Is campus really moving on from the plague years? Are we emerging from that fog of burnout? Even as we remain cautious, it’s not too early to celebrate how far we’ve come together since the spring of 2020, when the prevailing mood at UT was fear.
I’ve been reading back through the first mentions of COVID-19 in the pages of the Daily Beacon. It’s a strangely haunting experience.
First, there was a coverage of a Lunar New Year celebration on campus in which the writer applied the same emotional distance to the virus in China as to the wildfires which were then raging across Australia. We thought the virus had the same odds of reaching Knoxville as those fires.
About a week later, as a freshman staff writer, I wrote the opening sentence of the Beacon’s first feature on COVID-19: “It’s a morbid word problem: If thousands of people contract a contagious virus in a Chinese city of millions, how long will it take for the virus to reach the University of Tennessee?”
The answer was about a month. I’ll always remember the mood on campus those weeks before we were sent home to quarantine. Professors were the first to get nervous, asking if we were still comfortable passing paper copies around the classroom. We found their caution amusing.
But as the virus got closer, we all began to prepare, as if for a storm coming off the Gulf. Fewer people were out and about on campus. There was an eeriness that is still hard to describe. The week they sent us home, I attended a production of Hamlet at the Carousel Theater – the chills and whispers and ghosts were freshly emblematic of our times.
Administrators said the situation was “rapidly evolving” and everything could change in minutes, so we in the audience pulled out our phones at intermission to check the data, which we assumed had changed since the uses of the world had seemed “weary, stale, flat and unprofitable.” We turned to our neighbors and shared that look of stunned resignation.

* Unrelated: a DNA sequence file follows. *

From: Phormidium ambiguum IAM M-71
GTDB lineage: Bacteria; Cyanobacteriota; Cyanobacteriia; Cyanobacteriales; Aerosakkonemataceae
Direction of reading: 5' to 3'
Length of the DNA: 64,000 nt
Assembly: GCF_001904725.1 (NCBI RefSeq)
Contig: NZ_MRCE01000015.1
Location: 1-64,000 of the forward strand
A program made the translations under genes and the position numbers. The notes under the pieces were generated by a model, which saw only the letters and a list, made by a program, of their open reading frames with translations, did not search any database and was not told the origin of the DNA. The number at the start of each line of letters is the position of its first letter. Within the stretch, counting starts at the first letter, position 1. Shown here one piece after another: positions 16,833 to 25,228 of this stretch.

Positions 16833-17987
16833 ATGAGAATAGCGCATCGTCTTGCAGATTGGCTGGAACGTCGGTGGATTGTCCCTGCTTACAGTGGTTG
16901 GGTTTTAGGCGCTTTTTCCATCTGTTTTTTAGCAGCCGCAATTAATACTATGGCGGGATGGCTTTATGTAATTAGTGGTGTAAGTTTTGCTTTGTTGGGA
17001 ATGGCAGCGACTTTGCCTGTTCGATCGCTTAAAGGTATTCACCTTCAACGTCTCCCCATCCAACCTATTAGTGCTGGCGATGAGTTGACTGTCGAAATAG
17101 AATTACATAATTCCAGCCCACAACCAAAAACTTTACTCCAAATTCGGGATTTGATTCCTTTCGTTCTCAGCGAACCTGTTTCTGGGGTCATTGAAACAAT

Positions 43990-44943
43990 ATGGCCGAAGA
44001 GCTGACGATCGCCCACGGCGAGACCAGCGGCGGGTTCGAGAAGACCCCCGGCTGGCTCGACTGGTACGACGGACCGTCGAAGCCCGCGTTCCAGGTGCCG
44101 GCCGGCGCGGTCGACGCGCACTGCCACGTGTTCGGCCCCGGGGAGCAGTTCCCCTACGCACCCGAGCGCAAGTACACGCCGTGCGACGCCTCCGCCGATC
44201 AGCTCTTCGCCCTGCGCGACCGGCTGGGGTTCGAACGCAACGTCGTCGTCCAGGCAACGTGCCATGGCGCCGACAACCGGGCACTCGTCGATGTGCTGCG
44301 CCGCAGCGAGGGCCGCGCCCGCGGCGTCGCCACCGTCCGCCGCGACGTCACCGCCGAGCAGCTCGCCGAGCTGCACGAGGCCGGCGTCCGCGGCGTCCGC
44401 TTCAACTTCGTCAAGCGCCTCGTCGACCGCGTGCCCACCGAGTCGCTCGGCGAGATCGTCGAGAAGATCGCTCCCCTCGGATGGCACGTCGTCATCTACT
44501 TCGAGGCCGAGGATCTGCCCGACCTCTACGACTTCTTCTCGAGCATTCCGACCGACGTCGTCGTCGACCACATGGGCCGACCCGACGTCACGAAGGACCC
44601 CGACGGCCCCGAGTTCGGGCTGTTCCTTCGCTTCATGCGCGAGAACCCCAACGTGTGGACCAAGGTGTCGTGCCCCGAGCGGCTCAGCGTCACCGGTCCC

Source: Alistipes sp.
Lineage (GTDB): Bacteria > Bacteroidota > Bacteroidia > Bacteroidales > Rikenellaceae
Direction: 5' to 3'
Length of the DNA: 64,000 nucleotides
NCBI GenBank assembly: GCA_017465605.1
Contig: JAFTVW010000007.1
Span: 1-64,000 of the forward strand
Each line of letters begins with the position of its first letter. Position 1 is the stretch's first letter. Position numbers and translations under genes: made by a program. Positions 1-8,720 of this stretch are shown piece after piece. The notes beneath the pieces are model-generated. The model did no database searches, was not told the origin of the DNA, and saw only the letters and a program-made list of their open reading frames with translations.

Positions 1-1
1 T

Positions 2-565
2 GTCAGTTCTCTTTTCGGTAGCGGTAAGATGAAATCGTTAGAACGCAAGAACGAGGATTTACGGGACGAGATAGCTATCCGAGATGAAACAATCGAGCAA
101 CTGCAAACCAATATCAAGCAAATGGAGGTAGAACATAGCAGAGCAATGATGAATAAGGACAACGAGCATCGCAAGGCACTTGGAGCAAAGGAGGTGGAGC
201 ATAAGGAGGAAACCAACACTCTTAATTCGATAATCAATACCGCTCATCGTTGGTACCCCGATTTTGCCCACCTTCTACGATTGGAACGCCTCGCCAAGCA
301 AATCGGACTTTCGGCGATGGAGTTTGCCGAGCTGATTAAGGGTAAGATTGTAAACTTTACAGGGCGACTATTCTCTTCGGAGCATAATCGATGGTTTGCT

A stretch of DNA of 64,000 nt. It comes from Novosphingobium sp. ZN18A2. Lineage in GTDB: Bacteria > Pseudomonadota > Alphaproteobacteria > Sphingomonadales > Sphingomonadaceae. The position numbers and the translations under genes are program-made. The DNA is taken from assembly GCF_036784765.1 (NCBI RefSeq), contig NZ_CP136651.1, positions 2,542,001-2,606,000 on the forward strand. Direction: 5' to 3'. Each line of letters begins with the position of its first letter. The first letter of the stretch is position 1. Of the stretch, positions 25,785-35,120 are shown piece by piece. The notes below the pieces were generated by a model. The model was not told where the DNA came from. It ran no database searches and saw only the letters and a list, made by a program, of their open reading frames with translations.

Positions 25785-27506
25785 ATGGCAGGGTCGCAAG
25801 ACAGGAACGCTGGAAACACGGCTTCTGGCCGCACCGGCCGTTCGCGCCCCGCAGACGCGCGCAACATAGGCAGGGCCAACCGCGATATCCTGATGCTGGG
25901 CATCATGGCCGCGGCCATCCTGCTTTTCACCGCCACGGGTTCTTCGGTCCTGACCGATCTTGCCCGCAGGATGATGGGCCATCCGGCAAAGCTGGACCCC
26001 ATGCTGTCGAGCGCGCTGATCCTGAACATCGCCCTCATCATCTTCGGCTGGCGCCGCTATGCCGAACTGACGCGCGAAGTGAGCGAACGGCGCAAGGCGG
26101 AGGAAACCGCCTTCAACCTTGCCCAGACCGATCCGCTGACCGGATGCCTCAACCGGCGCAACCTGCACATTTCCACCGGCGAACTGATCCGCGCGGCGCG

The first question was always, “do you think they’ll send us home?” and the second was “for how long?”
We were home for so long. And even when we returned, it was to a different UT. There was still that fear, only now it was eclipsed by exhaustion and boredom and frustration. Sound familiar? Sound boring?
I didn’t expect to be a senior writing about the ongoing pandemic. I didn’t expect that I would still have a pack of face masks with me. I didn’t expect to be so bored by all of it. But I also didn’t expect the exhilaration of seeing those storm clouds behind us, of seeing where we’ve been and waving goodbye to that fear together.
It’s too early to say we’re in the clear. We are not living, as some believe, in a “post-COVID” world.
But it’s not too early to be hopeful. It’s not too early to talk about rebuilding the campus experience, growing beyond the pandemic years, getting engaged and energized again. This year’s first edition of the Daily Beacon is not simply a Welcome Back edition. It is a comeback edition.
It’s time for us to have grace for ourselves, to push ourselves out of our collective funk and, yes, to celebrate. We at the Daily Beacon will be here to get down on paper how campus bloomed after this long winter.
Welcome back, Volunteers.